Abstract

On 21 October 1995, we recorded with a local array an earthquake that occurred at a depth of 165 km in the subduction zone of Chiapas. The Harvard focal mechanism solution indicates a normal fault responding to the down-dip tension of the subducted oceanic crust. This is the first intermediate-depth earthquake well recorded with accelerographs and seismometers in Southeastern Mexico. Peak ground accelerations (PGA) range from 21 to 436 cm/sec2 at hypocentral distances of 174 to 256 km, respectively. The recorded PGAs are larger than those of the Copala, Guerrero, earthquake of 14 September 1995, which was a shallow (16 km) thrust fault with a similar magnitude (Mw = 7.4). The large PGA generated by the Chiapas earthquake are probably due to an enhancement of the signals produced by the up-ward intraslab propagation of energy and are similar to those observed from other intermediate-depth earthquakes in the subduction zone of Japan (Molas and Yamazaki, 1995).

The duration of the strongest shaking increases from about 10 sec in the southeast at the town of San Vicente (close to the Tacaná volcano) to nearly 20 sec in the northwest, in the city of Tuxtla Gutierrez located near the epicenter. Teleseismic P-wave inversion using the Harvard focal mechanism solution indicates that the seismic moment was released in three events with a total duration of about 20 sec. The results of the inversion indicate that the rupture propagated from the northwest to the southeast along a 30-km distance. From spectral analysis, we calculate a total seismic moment release of 5.2 ± 0.5 × 1019 N-m equivalent to an Mw = 7.1 magnitude event. Using three sources with an average depth of 150 km, we were able to reach a reasonable match of the first 40 sec of the displacement records recorded at the broadband seismic stations of Huatulco (HUIG) and Pinotepa Nacional (PNIG). For the station located in Tuxtla Gutierrez (TUXD), we used two sources, since only the first 5 sec were modeled.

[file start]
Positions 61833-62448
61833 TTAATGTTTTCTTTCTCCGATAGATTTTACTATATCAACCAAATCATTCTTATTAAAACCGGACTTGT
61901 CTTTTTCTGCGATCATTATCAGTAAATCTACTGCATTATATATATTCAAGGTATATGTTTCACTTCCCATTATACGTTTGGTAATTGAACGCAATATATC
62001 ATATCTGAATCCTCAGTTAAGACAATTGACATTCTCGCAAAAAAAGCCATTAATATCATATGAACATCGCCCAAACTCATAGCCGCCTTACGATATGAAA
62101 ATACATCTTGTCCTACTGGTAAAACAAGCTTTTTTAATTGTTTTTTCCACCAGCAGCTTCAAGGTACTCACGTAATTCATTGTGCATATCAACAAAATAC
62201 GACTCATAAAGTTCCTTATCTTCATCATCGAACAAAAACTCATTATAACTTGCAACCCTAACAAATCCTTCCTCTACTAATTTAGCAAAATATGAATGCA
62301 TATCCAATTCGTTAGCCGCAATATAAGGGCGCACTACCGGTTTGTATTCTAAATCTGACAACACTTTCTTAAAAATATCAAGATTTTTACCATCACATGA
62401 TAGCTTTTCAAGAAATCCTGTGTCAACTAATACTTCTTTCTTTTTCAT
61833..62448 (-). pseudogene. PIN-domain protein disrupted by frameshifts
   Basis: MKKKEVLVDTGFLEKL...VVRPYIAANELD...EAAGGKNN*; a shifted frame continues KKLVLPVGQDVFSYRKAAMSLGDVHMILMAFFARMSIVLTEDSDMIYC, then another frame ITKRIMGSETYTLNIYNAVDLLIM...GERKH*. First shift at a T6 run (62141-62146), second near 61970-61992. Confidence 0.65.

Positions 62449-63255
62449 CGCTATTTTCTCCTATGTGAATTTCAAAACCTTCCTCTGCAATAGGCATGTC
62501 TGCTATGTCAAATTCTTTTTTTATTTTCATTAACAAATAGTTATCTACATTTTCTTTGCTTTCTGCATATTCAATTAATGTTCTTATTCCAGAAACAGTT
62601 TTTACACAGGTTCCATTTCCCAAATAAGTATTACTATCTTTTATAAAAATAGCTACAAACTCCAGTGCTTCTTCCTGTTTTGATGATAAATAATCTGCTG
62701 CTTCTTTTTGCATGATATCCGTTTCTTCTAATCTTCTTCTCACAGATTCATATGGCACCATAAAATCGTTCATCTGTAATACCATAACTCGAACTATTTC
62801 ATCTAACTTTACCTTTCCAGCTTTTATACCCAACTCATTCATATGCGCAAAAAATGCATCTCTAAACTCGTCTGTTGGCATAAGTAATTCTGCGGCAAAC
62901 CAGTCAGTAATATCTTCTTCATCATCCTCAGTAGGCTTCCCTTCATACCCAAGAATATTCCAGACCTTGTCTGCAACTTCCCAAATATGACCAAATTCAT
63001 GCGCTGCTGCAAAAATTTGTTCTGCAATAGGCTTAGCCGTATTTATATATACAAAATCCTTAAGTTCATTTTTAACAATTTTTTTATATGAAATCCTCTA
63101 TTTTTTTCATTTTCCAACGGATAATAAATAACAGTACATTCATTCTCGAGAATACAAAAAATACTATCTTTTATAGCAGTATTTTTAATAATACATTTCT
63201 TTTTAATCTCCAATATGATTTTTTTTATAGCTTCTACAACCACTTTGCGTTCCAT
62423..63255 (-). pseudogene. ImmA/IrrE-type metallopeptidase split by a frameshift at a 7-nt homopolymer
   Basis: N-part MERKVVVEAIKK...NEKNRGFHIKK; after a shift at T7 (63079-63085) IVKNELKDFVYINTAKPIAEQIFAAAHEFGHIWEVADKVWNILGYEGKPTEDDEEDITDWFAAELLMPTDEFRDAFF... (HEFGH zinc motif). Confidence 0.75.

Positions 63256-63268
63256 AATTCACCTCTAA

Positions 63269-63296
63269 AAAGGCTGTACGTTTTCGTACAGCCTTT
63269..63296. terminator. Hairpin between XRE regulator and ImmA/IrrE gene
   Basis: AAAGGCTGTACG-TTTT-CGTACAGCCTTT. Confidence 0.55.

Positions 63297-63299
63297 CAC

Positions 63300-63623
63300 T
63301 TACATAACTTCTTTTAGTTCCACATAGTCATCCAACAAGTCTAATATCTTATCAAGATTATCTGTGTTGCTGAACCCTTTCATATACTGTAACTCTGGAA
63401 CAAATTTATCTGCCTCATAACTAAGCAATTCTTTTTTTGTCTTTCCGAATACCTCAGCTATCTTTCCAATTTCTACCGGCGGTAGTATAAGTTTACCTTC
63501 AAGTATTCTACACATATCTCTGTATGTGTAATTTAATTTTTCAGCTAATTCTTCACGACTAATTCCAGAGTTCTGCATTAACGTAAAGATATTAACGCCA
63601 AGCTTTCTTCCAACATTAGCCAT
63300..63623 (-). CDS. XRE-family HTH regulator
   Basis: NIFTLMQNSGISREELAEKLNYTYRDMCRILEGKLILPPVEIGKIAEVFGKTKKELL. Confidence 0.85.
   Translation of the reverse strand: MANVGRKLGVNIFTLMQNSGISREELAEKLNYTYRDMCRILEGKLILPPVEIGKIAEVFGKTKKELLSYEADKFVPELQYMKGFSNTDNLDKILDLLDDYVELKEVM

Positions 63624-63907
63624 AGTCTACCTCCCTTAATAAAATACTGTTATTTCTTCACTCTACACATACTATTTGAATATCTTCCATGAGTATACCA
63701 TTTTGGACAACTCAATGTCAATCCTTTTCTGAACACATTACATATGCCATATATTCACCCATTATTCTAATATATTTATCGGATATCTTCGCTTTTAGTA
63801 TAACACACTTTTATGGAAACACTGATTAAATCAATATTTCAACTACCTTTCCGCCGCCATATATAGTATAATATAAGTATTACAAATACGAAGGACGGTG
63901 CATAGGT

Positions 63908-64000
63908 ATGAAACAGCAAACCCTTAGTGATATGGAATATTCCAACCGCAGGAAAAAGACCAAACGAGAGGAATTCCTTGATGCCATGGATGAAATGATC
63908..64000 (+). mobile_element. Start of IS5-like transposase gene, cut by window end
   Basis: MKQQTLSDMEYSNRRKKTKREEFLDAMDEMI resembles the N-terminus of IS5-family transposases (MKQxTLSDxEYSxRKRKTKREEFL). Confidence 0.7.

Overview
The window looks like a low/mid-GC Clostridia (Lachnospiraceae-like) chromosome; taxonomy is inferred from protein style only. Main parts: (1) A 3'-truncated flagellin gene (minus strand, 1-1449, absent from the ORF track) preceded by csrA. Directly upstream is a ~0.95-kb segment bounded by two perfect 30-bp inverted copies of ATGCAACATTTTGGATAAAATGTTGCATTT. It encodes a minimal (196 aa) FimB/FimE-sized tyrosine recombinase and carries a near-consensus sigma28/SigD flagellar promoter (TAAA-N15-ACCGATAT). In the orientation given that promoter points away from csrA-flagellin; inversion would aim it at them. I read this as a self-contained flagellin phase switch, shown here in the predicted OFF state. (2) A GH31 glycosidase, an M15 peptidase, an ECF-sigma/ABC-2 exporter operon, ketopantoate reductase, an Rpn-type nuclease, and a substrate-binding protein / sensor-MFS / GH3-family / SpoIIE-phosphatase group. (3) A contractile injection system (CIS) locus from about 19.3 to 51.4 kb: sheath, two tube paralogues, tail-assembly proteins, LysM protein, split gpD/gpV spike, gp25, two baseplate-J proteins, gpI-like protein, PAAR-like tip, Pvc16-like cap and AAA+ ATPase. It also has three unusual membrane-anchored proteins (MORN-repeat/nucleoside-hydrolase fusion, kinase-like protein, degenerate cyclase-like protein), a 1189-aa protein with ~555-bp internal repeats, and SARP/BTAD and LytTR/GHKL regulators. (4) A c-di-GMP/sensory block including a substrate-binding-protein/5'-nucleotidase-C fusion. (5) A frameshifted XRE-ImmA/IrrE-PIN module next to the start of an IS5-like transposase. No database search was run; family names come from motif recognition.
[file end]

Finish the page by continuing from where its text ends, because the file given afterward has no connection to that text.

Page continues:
The amplitude spectrum at teleseismic distances follows a typical Brune's (1970) θ−2 model. We obtained a corner frequency of 0.045 Hz from the spectra, which is equivalent to a source radius of 15 km and a stress drop of 65 bars assuming a circular fault.

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